Newspaper Archive of
Quad City Herald
Brewster, Washington
Lyft
August 30, 1929     Quad City Herald
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August 30, 1929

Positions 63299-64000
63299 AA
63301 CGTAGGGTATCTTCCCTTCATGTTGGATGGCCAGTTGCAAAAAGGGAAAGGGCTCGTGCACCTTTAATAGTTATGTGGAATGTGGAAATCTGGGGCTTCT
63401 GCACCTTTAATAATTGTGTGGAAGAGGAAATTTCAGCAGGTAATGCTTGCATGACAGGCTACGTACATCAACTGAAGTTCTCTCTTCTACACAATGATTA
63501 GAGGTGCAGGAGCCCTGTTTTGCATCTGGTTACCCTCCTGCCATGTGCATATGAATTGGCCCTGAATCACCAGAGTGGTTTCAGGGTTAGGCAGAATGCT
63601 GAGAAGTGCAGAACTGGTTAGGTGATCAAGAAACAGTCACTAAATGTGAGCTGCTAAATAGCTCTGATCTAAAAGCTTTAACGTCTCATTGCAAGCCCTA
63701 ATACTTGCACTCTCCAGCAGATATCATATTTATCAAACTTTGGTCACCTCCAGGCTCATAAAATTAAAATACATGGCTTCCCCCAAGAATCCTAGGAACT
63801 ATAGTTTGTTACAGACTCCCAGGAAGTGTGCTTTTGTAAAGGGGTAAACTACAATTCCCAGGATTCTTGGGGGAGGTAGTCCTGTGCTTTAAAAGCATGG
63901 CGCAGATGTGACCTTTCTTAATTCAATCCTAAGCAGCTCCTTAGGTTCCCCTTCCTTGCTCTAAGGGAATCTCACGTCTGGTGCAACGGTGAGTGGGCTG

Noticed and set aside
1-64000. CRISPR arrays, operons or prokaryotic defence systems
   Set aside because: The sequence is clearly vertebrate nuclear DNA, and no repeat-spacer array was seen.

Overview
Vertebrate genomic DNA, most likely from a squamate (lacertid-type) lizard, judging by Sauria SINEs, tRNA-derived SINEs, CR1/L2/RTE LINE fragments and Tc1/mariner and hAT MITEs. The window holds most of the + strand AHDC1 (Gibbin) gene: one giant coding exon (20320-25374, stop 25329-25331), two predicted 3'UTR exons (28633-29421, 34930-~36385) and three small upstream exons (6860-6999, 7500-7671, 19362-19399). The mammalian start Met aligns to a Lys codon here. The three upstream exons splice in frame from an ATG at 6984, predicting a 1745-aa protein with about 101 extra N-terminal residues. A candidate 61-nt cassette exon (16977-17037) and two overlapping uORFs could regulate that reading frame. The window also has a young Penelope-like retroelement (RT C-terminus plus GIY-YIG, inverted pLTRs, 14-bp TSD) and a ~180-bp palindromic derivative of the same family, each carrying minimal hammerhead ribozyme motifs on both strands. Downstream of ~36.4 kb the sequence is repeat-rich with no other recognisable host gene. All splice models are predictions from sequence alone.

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BREWSTER / HERALD "l Yes, Germany Still Has Quite an Army With as much of an army as is permitted by the peace treaty, Germany keeps well up to date in military &apos;mfftters. Above are seen members of a gun crew, equipped with gas masks, firing their gun during recent maneuvers at Doberttz. Lieutenant Williams in His Mercury Seaplane Lieut. A. J. Williams, U. S: N., in his 1,100 H. P. Mercury seaplane that was built Ior competition in tile Schnei- der cup races at Cowes, England. Omnibus College Girls at K. P. Duty These Nebraska girls, members of an omnibus college that stopped at a tom'lst camp in Washington, were caught while doing their turn at kitchen 13ollce. Their schoolroom is a motor car. Calf Triplets, and All Doing Well /:ii:i:ii:i:::i Here are tile three healthy calf triplets that were born recently on the Zwlssig Brothers' ranch near Decoto, CaUf. Farmers are surprised that all tJree should survive and be so healthy. MEXICAN BEAUTY Senorlta Aurella Colomo, one of the most beautiful Mexican girls ever re." siding in Washington, is to be pro seated to society in the National Cap. ltal this autumn. NAMED FORGOVERNOR John Garland Pollard of Williams, burg, Va., who was nominated f61 governor 'of Virginia by the regulal Democrats to oppose William M Brown, Republican and antl-Smltl Democratic nominee. Not Read" 'Wbis letter is marked 'Dictated bul not read.'" "Well, if he didn't consider it Worth reading, why should I?" Growing Cities Out of every hundred Inhabitants ot the United States, sixteen live in .eitles.--Farm and Fireside (1881). The number to day is much more than flft of every hundred. WASHINGTON NEWS ITEMS OF INTEREST 6rief Resume of HappeningJ of the Week Collected for Our Readers. Superintendent B. P. Wilcox of Cas- tle Rock has announced that the Cas- tle Rock schools will open September 3 for their year's work. Billie McVeo of Hoquiam, prize fighter known in ring circles "as "Kid Ritch$e." was burned to death at To- ledo in a fire which partially destroy. ed the town jail. Fifty bales of paper bags were ship- ped recently to Shanghai, China, from' the Union Bag company of Vancouver. This is the first Oriental shipment made by the company. Sheriff Havens was searching Thurston county for Frank Oliverio, a farmer near Olympia,. charged in superior court with bitifig his wife's nose off during a family quarrel. Wesley H. Turner was removed as chief of police of Spokane by Leroy Lambert, commissioner of public safety. Personal differences between the two were given as the reason. Funeral services were held at To- ledo Presbyterian church for Adner McIntosh, 75, Cowlitz valley pioneer, who died at the home of his daughter, Mrs. Mattie Wagner, near Winlock. Merger of the Puget Sound Savings & Loan association "with the Mutual Savings & Loan association, both Se- attle institutions, with combined as- sets of $17,000,000, was announced re. cently. Mrs. Della Thornton, Olympia, was fatally injured near Vancouver when the ear in which she was riding turn- ed over twice after leaving the high- way as the result of colision with another auto. Walker Schreck, 13, was smothered to death near Ocean City recently when sand caved into a hole the boy had dug and crawled into. The boy was the son of Mr. and Mrs, Carl Sehreck of Seattle. One of the mongrel pups due to enter the mutt dog show at the Clark county fair August 30 in Bagley park Is said by his owner to be a descend- ant of one of the pedigreed dogs own. ed by George Washington. One passenger was killed, and the pilot and another passenger critically hurt when a biplane operated by tP.e Rainier Aeronautical corporation went into a nose spin and landed in a mud flat on the edge of Puget Soun d . Fire caused by explosion of a trans- former in the substation of the North- western Electric company at Camas did $20,000 damage to the equipment of the company and left Camas with. out electric current for about two hours. The Evergreen highway along the Washington shore of the Columbia river will be oiled next year between Washougal and the Klickitat county line at Bingen, according to advlces received at Stevenson from the state highway department. Skamania county fire wardens have been kept busy during the recent heat wave extinguishing fire started along the Evergreen highway in Skamania county by careless smokers teasing burning cigarette and cigar stubs from passing automobiles. The fall rush on cabbage crates has Just started at the Beamer Box & Crate Manufacturing company at Vancouver and will extend until the end of November. Prune crates, field lugs and prune suitcases are being manufactured in large quantities. Carbon monoxide gas poisoning was fixed as the cause of the death of Nell Netlsen, 47, Panther Lake farmer, who was found dead under his car on a highway near Kent. Neilsen appar- ently had been fixing a flat tire and one wheel of the car had been Jacked up. THE MARKETS Portland Wheat--Big Bend bluestem, $1.34; Soft white, western white, $1.25; hard winter, northern spring and western red. $1.21. Hay -- Alfalfa, $19@19.50 per ton; valley timothy, new. $19@19.50; east- ern Oregon timothy, new/S20.50@21; clover, $16; oat hay, $16; oats and vetch, $16.50. Butterfat--42 49c. EggsRanch, 30 38c. .CattleSteers, good, $11.50@12.25 Hogs--Good to choice, $10@12.50. LambsGood to choice, $11@12. Seattle WheatSoft white, western white, $1.26; hard winter, western red. north- ern spring, $1.23; bluestem, $1.34. Eggs--Ranch, 27@36c. Butterfat--48c. Cattle--Choice steers, $10.50@11.50 Hogs--Prime light: $12.35@13. Lambs--Choice, $11@11.50. Spokane cattle--Steers, good, 9.75  10.50, Hogs -- Good and choice, 10.50@ 12.75. Lambs--Choice, $9.00. Although nine fires have broken out fn the Columbia national forest this summer, none has caused serious damage. Jack Horton, supervisor, be- lieves that if carelesscampers can be kept out of the forest until after Labor day, there will be little fire hazard. Dubois Brothers, dairymen, near Proebstel, have lost a number of head of young ,stock from blackleg. Dr. J. O. Anderson, veterinarian, has in- oculated the rest of the herd and quarantined the dairy. Anxiety is felt among dairymen that the disease might spread. A juvenile fair sponsored by Po- mona grange was held at Woodland in Cowlitz county the first of the week. Cowlitz Boy Scouts of Mt. St. Helens Council, Boy Scouts of Amer- ica participated, as well as the Camp Fire Girls and members of the 4H clubs in the schools. The Centralia city commission has awarded contracts for machinery for Centralta's new million-dollar hydro- electric plant, now under construction on the Nisqually river. The con. tract for two 2900-horsepower tur- bines went to the Pelton Water Wheel company of San Francisco for $68 890. Construction was started recently on a new 150xl60-foot warehouse addi- tion to the municipal docks in Long- view, made necessary by a rapid and constant' increase in business. The now warehouse will provide a large warehouse room and'ftve modern of- fices, most of which have already been leased. Huckleberries in the hills north of Stevenson are ripe and hundreds of people are picking them. The crop this year i good, they report. In some places the patches are located in ter- ritory closed on account of fire haz- ard. In all cases permits must be secffred from the Columbia national forest officers. Charles Johnson of Battle Ground, Clark county road boss, while camp- ing with his family at Gaddis hill, two miles below Cougar, was drowned re- cently. He did not come to camp at noon and search was instituted. Hm pipe was found on the bank of the Lewis rlve and hie fishing rod and hat were found in the river. Miss Thelma Martin, librarian of Seattle, and K. Furuya, Japanese ar- tist of the North American Times, Portland, Or., were victims of a bliz- zard on Mount Shuksan, Washington, near Mount Baker. The two were frozen to death when a storm sur- ,rised them as they, with another couple, were scaling Chimney peak. . FlYing 500 feet over Lake Washing- ton near Seattle, Elivene E. Dildine, chief pilot at the San Point naval air base, saw a girl struggling beside an ovdrturned sailboat. Diving to the lake surface, he pulled the girl, Miss Olivia Noel-Paten of Glasgow, Scot- land, Into the cockpit and: flew her to Madison park in time to keep a lunch. eva engagement. The Skamania county commission- ers have entered into a deal with the commissioners of Klickitat and the Northwestern Electric company to mild a new steel bridge over the Big White Salmon river where this pow- er company has its plant. The struc- ture will be about 300 feet long and 25 feet wide and will be 150 feet above the river bed. Joseph A. St. Peter, state senator from Everett, has been appointed superintendent of the Washington state reformatory at Monroe, Olaf L. Olson, state director of business con- trol, announced. The appointment will be effective September 1. St. Peter wlll succeed James A. Cameron, who was dismissed as head of the institution "for the good of the sere. ice" about two weeks ago. Mastering the art of flying in a single day with less than five hours' training, Glenn Ruff, 21, auto me. chanic, executed.a solo flight of 15 minutes at the Yaklma airport re- cently and nmde a perfect three point landing. The feat was sponsored by Western Airlines, Inc., with Russell Schlosstein as instructor. Rutt was taken into the air for 15-minute inte pals, then a rest of half an hour. With grade requirements for high school graduates boosted above those of past years, the University of Wash- lngto.n was prepared for the opening of its fall quarter, anticipating the largest enrollment in its history. Students must have "recommending grades" covering nine out of 12 units earned in their high school sopho- nlore Junior and senior years, to ea- ter the university, the credential de. partment reported. Louis Proctor's scale model Vought, Corsair navy airplane, which won first place in the scale model contest at Detroit in June, is being shipped from Vancouver to Cleveland, O., to the national air show. The plane will be exhibited in Portland, Or., later. The United States forest service has put a ban on trout fishing in up- per Wind river on the Columbia na- tional forest in Skamania county by an order closing the district to entry until fall rains reduce the fire hazard The order became effective August 10, Acidity The common cause of digestive dlffi. culties is excess acid. Soda cannot alter this condition, and it burns the stomach. Something that will neu. tralize the acidiW is the sensible thing to take. That is why physicians tell the public to use Phillips Milk of Magnesia. One spoonful of this delightful prep- aration can neutralize many times its volume in acid. It acts instantly; re- lief is quick, and very apparent. All gas is dispelled; all sourness is soon gone; the whole system is sweetened. Do try this perfect anti-acid, and re. member it is Just as good for children, too, and pleasant for them to take. Any drug store has the genuine, pre- scrlptional product. pHMILLIPS ilk of Magnesia Corsica's Good Ba,dlt Banditry in Corsica does not nec- essarily mean robbery and murder as for many years the country was practically ruled by a recognized ban- dlt, who permitted plunder and blood- shed only in the case of the vendetta, which was regarded as a sufficient excuse for any kind of otlawry as long as it was confined to the prln- clpals, and their following. This ban. dlt was Romanettt, whose edicts and wishes were recognized throughout the country although he had no offi- cial capacity. i SUFFERING ELIMINATED eas success in treating Rectal and n troubles by the Dr. C. J. Dun NQN-SURGICAL method er  ablel us to Slvs %VITTEN AS, t_.,'t URANCE of PILES ELIM I- '..t NAT.ED o FEE REFUNDF_JX X.T,, POO.d today for FREE lO0-PaSo t',..., DOokdcrlbJngcaUSllmdi.ol SNt -----Ls% er treatment of such ailments. .tvr'0000 .00mN cu NJC Very Likely Judge Ben B. Llndsey sald at a" Denver dinner: "Some people, when I tell them that marriage ought only" to be en- tered into with deliberation, with thought for the future of the species --well, some people retort that love matches are the only right and prop- or ones. "These people set love, or what they call love, too high. They are like the woman--twice divorced, by the way--who quoted In an argument against eugenics: ""Tls love that makes the world go round.' "'Very likely,' said another woman, 'for there's no crank like a lover.'" Russ Ball Blue, I want. Insist, don't accept substitutes. Grocers sell coa to 'coast.Adv. Precariously Placed "It is high time you were insured against accidents, sir." "Why?" "You are sitting on the boxing cham- pion's hat."--Lustlge Blaetter, Berlin. GAN NOW O0 ANY WORK to Ly00a E ham's Vegetable Compound Denison, Texas.--'f thin there Is no tonic equal to L: ,die E, Pinkham's ....... , ...........  , .... Vegetable Com- :...%.",':  ::.'.: : : :: '. : :: 5 :.;:.. < or |::.$:::::: :!:!:..,.:: pound f nerv- I Iii!i ousness and I *' [i!! i::! have used Lydia Ii::l ! E. Pinkham's I :.:"i::i and the Pills for I!ii::i::iiil iiii Constipation. I |:: ! van certainly :. .' %.. : .:-:,;. ,..,.,..,.::. !. , praiseyourmed. | i vines for what |BBI ]]]]]1] they have done |  for me and I  wish you suc in the future. I can do any kind of work now and when women ask me what has helped mc ]:, recommend your medicines. I will a, nswers r any letters I receive asking about them2  --MRS. EMMA GaEGG, Route 3, Bo 8 Denieon Texas.